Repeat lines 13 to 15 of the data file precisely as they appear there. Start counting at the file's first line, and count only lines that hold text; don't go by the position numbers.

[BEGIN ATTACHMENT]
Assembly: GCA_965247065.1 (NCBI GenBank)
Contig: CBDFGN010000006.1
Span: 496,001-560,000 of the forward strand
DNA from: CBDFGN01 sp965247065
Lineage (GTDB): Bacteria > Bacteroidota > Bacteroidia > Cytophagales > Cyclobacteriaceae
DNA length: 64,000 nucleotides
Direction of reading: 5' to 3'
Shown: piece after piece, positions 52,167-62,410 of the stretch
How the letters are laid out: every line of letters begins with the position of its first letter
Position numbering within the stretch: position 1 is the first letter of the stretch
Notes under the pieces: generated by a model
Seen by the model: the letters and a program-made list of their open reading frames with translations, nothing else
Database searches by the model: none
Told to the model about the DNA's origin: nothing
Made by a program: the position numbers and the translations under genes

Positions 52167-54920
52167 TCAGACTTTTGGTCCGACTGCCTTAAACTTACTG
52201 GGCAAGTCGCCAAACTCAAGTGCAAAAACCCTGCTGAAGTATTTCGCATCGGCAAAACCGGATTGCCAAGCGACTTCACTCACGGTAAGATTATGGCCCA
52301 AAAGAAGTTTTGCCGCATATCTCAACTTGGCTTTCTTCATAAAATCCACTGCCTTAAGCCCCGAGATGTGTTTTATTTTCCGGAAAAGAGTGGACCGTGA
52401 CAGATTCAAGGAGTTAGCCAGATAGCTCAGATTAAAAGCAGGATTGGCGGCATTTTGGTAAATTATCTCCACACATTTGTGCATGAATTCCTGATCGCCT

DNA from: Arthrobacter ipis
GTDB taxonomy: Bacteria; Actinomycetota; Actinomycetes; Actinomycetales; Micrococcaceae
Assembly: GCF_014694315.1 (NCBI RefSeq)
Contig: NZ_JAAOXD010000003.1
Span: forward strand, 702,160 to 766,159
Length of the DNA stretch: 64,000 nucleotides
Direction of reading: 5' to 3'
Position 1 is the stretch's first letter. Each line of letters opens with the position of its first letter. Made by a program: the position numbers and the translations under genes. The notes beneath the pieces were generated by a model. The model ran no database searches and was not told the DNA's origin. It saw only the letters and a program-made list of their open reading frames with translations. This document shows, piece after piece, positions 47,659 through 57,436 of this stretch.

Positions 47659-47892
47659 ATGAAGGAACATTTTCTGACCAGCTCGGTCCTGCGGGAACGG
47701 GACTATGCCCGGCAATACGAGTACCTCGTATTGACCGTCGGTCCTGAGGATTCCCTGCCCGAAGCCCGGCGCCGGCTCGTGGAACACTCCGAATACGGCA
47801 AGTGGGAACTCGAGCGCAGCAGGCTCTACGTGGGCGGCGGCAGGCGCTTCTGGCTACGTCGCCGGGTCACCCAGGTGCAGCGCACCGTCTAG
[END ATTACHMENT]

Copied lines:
Database searches by the model: none
Told to the model about the DNA's origin: nothing
Made by a program: the position numbers and the translations under genes